As regards the presentation, the graphical style is pretty much identical to the rest of the Sky trilogy so what you see is what you get. The world of Phantasma itself does have some interesting places to explore, namely the final dungeon, but on the whole expect a bunch of lengthy ethereal corridors and reused areas from the earlier games in the trilogy. I still stand by my opinion that these games would have benefited from more dynamic camerawork, but there is little else to say at this point. What there is to say though is about the music, because this is the first time I’ve actually found the soundtrack to be a little under the admittedly high bar. While the more ambient and understated nature of Sky the 3rd’s soundtrack works for the more contemplative feeling of the game as a whole, it came at the cost of most of the music being rather forgettable. There were some pretty awesome songs to go with the game’s final act, but up until then there were only a handful of tracks that really stood out to me. 

Lastly as regards the moral wisdom of Sky the 3rd, it is far and away the Trails game that most directly deals in themes which most Catholic players can relate to and get something from. The biggest theme in the game is undoubtedly forgiveness as many of the more prominent characters, both returning and newly playable, have character arcs heavily related to their past sins and how those events and the lingering guilt associated with them affect the way they view themselves. Some characters struggle to let go of things that weren’t their fault, others wrestle with regrets over committing terrible acts, another still is only now even aware enough to see how wrong they were, and Father Kevin in particular is a messy combination of all three in some way or another. Through their journey we see how the inability to be open about these realities leads to a lot of self-inflicted trauma and ugly methods of dealing with those lingering feelings, but ultimately the game is hopeful and tells us that, with a little perspective, we can see ourselves for who we really are as sinners and work to move beyond self-hatred. 

In much the same way, men and women from different backgrounds struggle every day with their own sins in this world, each in their own way. Some desperately try to deny it, others labor to atone, and some don’t feel worthy of a second chance. In whatever the struggle is though, Christ reveals to humanity the heart of these regrets in the Gospels over and over again. To the ones who would feign holiness there is a great and terrible reckoning to be faced, and to the laborers we see that no human works, important as they are, can amount to anything when divorced from God. Finally to the despairing but also in many ways to all three: However crushing the weight of your sins, it is revealed in the Passion of our Lord that He was killed by the weight of your sins and won. Coming to accept that we are loved and that our sins can be forgiven isn’t an epiphany that comes easy to anybody, but such is the Truth that Jesus’ resurrection proclaims to every soul. Like with Kevin in the deepest reaches of Phantasma, may God instill in our hearts the grace to see the salvation He has bought for us, and give us the strength to make that hardest choice of all: to leave the sins of our past behind and resolve to live for the sake of righteousness.

So in conclusion, Trails in the Sky the 3rd surpasses expectations in areas that its predecessors and successors seemed to suggest it never could, and comes together to be an excellent adventure despite its unorthodox approach. There are plenty of ways that it could have been better and the flaws aren’t exactly minor, but it was successful in every way that mattered, from engaging gameplay, to good narrative closure from the Sky trilogy as a whole, and even in some ways as a standalone narrative. It honestly makes me kind of upset that you have to play through two whole games to get to this one, because if it were more standalone this easily would have been one of my most emphatic recommendations, if also one of my most biased recommendations. To any of my readers who have journeyed across Liberl with me thus far, I promise you, this victory lap of a game is worth so much more than the sum of its parts.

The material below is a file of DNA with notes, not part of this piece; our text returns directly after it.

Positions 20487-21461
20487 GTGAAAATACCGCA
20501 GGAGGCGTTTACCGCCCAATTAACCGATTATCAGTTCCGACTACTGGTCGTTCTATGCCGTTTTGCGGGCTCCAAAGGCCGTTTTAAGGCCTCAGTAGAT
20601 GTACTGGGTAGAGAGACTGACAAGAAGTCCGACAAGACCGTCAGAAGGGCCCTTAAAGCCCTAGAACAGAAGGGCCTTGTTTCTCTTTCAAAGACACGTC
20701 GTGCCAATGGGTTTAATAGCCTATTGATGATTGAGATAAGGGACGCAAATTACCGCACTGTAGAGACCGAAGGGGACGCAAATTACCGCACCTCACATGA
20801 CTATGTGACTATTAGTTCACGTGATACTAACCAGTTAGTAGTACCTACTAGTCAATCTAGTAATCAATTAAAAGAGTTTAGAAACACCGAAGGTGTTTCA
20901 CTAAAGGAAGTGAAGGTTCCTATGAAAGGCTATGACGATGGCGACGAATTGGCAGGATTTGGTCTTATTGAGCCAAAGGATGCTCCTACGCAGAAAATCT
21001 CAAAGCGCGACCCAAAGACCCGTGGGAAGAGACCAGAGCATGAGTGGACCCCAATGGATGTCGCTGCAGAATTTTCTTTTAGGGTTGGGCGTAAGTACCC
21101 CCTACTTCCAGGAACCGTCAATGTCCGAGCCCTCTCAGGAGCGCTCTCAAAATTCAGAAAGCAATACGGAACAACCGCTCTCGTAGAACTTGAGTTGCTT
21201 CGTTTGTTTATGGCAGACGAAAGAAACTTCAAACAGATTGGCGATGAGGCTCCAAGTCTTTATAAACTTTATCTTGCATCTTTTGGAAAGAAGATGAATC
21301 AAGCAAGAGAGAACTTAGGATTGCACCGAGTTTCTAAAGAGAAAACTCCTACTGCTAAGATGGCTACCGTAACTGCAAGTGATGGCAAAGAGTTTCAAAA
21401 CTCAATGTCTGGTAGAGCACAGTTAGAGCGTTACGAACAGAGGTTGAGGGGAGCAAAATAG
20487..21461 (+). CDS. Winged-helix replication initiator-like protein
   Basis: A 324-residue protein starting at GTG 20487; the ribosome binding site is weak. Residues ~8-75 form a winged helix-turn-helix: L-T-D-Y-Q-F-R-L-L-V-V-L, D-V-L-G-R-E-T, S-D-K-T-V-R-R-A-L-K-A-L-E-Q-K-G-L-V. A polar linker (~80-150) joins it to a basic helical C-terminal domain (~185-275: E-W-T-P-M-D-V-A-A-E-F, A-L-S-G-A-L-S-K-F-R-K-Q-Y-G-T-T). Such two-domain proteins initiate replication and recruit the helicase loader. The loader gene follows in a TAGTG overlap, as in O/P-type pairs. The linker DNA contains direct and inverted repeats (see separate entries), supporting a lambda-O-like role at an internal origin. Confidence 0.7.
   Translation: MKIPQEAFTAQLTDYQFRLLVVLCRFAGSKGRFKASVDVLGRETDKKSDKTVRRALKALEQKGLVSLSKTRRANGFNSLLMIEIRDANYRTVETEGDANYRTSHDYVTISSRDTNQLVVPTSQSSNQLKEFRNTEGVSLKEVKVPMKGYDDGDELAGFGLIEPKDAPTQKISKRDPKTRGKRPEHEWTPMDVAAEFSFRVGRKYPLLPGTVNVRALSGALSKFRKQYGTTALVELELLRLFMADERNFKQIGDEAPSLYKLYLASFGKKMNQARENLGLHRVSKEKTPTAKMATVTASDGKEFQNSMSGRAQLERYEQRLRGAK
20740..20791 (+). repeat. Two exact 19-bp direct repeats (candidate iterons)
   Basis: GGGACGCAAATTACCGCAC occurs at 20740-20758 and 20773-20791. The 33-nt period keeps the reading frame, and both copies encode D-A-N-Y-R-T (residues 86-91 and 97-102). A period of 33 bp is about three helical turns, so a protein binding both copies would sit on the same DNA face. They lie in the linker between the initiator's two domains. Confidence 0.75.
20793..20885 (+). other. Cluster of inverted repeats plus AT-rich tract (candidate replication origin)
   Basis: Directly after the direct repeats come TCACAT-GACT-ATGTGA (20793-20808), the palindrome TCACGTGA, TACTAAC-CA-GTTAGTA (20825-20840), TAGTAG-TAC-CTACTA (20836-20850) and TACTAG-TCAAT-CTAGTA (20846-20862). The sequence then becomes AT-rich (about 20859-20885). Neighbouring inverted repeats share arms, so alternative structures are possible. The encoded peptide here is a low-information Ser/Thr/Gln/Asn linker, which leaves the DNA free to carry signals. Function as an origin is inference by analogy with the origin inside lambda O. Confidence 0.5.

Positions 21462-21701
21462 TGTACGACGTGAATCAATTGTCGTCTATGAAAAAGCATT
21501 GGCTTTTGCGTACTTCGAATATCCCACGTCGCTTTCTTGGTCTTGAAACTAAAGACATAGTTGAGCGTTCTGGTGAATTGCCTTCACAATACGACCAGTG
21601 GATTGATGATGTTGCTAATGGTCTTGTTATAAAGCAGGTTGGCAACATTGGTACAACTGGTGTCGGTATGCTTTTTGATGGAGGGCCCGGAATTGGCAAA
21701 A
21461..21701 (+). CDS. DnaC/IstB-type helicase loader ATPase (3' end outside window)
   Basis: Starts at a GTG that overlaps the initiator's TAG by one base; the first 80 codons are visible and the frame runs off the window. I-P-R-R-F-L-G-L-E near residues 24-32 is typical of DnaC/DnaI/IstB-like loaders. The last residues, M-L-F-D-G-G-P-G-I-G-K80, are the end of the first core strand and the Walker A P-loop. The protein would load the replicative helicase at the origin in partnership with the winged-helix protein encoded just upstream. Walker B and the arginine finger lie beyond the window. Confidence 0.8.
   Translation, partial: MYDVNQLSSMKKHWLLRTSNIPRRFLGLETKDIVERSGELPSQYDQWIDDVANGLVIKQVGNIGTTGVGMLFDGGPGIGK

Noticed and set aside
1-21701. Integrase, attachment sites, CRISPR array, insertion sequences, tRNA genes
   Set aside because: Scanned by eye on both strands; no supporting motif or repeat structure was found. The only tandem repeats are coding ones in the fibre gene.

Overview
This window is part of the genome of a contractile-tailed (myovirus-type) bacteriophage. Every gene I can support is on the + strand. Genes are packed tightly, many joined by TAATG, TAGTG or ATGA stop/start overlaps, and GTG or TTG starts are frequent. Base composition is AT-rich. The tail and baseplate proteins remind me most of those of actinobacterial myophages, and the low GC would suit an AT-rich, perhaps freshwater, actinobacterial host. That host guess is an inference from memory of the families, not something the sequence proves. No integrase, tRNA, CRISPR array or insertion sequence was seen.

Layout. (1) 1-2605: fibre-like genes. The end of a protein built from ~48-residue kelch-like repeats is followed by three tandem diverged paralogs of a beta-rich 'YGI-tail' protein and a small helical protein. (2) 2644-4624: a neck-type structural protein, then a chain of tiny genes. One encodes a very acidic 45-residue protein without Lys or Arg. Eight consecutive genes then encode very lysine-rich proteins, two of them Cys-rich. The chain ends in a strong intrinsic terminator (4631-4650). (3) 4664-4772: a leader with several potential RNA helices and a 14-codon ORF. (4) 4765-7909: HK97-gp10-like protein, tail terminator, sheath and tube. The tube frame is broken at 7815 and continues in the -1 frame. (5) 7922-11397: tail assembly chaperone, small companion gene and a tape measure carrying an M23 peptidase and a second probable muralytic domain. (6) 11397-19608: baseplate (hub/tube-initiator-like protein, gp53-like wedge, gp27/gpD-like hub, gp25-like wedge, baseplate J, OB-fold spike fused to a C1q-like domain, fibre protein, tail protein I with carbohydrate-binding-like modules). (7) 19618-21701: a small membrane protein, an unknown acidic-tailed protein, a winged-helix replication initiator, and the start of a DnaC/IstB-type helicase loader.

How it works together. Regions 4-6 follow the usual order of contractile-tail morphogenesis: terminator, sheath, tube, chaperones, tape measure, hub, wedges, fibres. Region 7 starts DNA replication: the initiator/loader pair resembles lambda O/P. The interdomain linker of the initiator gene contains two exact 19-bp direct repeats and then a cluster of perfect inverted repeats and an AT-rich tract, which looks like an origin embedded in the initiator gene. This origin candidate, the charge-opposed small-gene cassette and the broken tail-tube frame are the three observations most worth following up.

Scoring: 72%

Gameplay: 4/5

Story: 4/5

Art and Graphics: 3/5

Music: 3/5

Replayability: 4/5

Morality/Parental Warnings

Trails in the Sky the 3rd takes place in a world called Phantasma whose monster population is said to be entirely made up of fiends and devils, and their designs vary from living suits of armor to skeletons to wicked ghosts. Time element Arts also continue to have a hellish theme. Magic circles appear both in certain attacks and teleporters. The two lead characters are direct members of a fictional religion, but it’s nothing particularly harrowing due to its Christian inspirations. Combat involves lots of swords, guns, magic Arts, and other weapons, but attacks that draw blood are pretty rare. One particularly distressing sequence involves the characters traveling through an abstraction of hell, including battles against enemies who mimic the cries of people they killed in the past. The game’s story in general features some rather dark scenes which depict struggles against dark powers and disturbing situations. The very darkest it gets is one of the side story doors tucked away in the deepest reaches of Phantasma’s last plane, which features a tragic tale of what is heavily implied to be child sex slavery (thankfully portrayed in abstract psychological horror-esque terms. The most graphic it gets is showing a pair of legs covered in cuts). Estelle and Joshua are very much still in a relationship despite being adopted siblings. Scherazard Harvey is still overly sexy, alcoholic, and a tarot reader, Prince Olivert is still a debaucherous aesthete, and while Father Kevin doesn’t hit on Estelle much (if at all) there is an undercover scene with him near the beginning of the game where he may or may not have had genuine interest in accepting an invitation from a woman at a party to ‘get a room’. Foul language certainly isn’t uncommon, but is relatively infrequent since this game is less dialogue heavy and Agate has less screen time.


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About PeaceRibbon

A graduate in philosophy from a campus with Benedictine monks, "PeaceRibbon" is just an ordinary introvert looking to put his hours of playing games to good use. He's played games on every Nintendo console since the family Wii and later took up PC games once aware of Steam. He's explored a lot of genres, but his favorites have been story driven RPGs and fighting games. Often finds himself going deep into gaming culture and seeking out low-profile titles over keeping up with big releases.

When not gaming, he enjoys walking in beautiful places, and overthinking just about everything. Also serves as a cantor at Mass whenever he can. Has a twin brother who shares many of the same hobbies and passions.